Smart Cash Management Gives You Optimal Choices
From RBC Bank
RALEIGH, N.C. – June 2, 2010 – Whether you’ve been in business for one year or 10, you know that having enough cash to fund current operations and to invest in the future can be challenging. But, optimizing cash flow is absolutely doable. Here are a few tips and reminders about ways to make that goal a reality. But first, a review of what cash is – and isn’t.
It is not:
There are three basic steps that most successful businesses take to make sure that they are attuned to the cash status of their business:
STEP 1: Assess your financials (balance sheet/statement of cash flow/income statement), to understand your current financial situation.
The balance sheet, statement of cash flows and income statements form the fundamental picture of your business’ financial health.
Getting a handle on accounts receivable, inventory status and current debt is the first part of the assessment process and provides the essential balance sheet information.
Having a statement of cash flows is important because it reflects how you get cash and where you spend it (financing, investing and operations.) This document tells you how much you are borrowing and how much you are paying investors, for example. Sometimes negative cash flows are good (for example, using proceeds from a big sale to pay off long-term debt). And sometimes positive cash flows are not good (a company losing sales might borrow money via a structured loan; while the resulting cash flow is positive, this move creates challenges for paying future obligations.)
Last, in assessing financials, it is important to understand that income statements can sometimes be misleading because they do not reflect actual cash on hand. On income statements, revenue is booked when you make a sale, not when you receive payment; expenses are booked when you incur them, not when you pay the bill.
STEP 2: Operate effectively to improve your cash position.
Once you have a sense of the financial picture, one way to improve it is by reducing the amount of cash going out the door. Keeping daily expenses in check, keeping inventory as low as possible and speeding up collections are three very important ways to improve operating effectiveness. While these sound like common sense recommendations (and they are), something as basic as quickening the pace of receiving payments can have a positive effect on your financial statements and your cash position. Two tools to consider in achieving this goal:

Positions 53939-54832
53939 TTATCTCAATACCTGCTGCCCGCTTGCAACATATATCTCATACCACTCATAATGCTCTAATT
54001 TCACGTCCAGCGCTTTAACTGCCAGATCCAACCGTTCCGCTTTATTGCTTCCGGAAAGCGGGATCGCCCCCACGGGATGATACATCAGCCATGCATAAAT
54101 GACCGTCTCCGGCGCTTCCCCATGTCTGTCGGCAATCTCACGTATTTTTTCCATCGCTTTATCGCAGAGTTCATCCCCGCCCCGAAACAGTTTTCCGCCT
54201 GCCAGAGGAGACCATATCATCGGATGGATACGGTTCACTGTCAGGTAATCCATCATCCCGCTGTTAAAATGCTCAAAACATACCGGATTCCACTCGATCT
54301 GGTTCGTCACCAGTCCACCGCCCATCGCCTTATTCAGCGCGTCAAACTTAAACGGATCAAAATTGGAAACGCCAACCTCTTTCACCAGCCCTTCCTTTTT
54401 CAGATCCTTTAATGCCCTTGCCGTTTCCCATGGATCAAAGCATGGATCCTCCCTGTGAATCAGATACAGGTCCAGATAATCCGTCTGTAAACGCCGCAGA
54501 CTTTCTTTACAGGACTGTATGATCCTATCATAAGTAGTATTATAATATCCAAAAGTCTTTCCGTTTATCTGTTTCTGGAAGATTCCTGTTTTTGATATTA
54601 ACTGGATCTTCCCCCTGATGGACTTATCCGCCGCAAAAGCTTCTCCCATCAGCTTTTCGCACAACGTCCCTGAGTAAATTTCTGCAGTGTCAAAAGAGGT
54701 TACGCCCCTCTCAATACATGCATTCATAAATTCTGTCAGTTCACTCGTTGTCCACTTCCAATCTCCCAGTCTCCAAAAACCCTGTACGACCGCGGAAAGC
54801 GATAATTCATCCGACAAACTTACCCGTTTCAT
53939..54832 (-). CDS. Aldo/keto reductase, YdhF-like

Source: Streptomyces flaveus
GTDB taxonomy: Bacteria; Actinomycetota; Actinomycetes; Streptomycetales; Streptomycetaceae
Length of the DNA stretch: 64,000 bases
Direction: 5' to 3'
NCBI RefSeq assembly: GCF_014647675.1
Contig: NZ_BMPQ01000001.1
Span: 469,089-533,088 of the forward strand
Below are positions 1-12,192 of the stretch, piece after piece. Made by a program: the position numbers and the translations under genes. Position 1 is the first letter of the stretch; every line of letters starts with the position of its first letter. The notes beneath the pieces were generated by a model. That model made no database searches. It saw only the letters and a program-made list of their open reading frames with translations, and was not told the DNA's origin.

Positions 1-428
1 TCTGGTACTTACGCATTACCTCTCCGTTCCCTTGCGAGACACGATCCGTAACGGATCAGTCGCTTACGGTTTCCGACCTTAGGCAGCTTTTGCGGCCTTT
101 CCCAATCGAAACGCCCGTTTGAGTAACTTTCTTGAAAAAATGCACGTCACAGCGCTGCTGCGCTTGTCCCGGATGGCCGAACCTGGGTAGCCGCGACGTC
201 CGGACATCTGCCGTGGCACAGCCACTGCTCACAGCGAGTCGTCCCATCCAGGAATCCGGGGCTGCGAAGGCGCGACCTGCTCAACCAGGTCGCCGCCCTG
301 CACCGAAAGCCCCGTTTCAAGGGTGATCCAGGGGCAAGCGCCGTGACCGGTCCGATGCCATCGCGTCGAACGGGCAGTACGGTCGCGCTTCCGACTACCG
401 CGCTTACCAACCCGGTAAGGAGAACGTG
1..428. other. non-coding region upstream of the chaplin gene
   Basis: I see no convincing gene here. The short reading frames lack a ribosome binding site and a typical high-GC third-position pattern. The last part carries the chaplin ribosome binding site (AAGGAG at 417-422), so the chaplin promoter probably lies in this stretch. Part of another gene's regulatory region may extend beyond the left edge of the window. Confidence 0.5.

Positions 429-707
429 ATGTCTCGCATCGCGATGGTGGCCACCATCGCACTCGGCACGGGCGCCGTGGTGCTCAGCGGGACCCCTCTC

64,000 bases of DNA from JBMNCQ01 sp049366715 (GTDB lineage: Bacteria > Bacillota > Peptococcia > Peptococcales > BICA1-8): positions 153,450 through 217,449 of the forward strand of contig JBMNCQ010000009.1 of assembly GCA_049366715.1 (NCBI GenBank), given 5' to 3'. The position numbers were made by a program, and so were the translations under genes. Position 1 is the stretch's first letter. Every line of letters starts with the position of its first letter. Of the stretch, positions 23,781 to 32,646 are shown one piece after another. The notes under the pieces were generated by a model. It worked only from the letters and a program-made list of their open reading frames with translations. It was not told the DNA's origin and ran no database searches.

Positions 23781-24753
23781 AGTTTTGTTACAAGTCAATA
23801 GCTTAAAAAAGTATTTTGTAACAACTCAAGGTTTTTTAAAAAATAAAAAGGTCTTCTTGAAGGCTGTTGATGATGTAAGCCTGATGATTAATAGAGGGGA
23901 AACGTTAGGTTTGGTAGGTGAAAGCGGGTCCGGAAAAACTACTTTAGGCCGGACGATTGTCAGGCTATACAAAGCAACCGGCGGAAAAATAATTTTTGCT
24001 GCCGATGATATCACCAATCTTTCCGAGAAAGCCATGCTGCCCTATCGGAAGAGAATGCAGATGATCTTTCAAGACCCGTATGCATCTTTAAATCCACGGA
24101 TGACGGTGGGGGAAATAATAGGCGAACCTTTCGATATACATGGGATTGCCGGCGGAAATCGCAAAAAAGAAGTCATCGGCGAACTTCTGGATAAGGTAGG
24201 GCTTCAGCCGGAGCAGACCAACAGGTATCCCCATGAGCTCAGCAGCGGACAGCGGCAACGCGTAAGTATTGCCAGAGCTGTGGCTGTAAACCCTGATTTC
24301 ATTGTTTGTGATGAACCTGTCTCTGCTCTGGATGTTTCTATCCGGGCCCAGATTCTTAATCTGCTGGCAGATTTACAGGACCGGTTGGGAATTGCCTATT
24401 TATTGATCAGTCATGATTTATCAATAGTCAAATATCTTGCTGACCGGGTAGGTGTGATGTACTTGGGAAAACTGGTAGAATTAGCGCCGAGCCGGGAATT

STEP 3: Manage growth for profitable and timely return on investment.
Unsteady growth can cause big fluctuations in cash flow. But sound, steady growth – whether by adding staff, adding space or adding a new subsidiary likely will fuel future attractive growth opportunities.
When considering a growth opportunity, look first at your strategy and your cash. Then align the investment with the type of growth that fits it best. For example, hire permanent staff to fill long-term needs, but engage short-term, contract staff to fill short-term needs.
Once a business has a handle on these day-to-day basics of cash management, it’s time to look ahead and anticipate when, where and how your cash needs likely will occur in the future.
With growth often comes a need for cash management tools available from banks to help you simplify the increasingly complex tasks of assessment, operational effectiveness and growth strategies for your business. Examples of these tools include: lines of credit, overdraft protection, lock-box services, electronic bill payment and presentation, sweep accounts, merchant services, payroll services, tax-payment services, SBA loans and online banking.
No matter where you are in your business cycle, it is important to have a good understanding of your present cash status and the tools available to help you achieve success in the future.
This article is provided by RBC Bank. The information included in this article is not intended to be used as the primary basis for making financial decisions. RBC Bank does not provide tax or legal advice. Please consult your own financial, tax or legal advisor.
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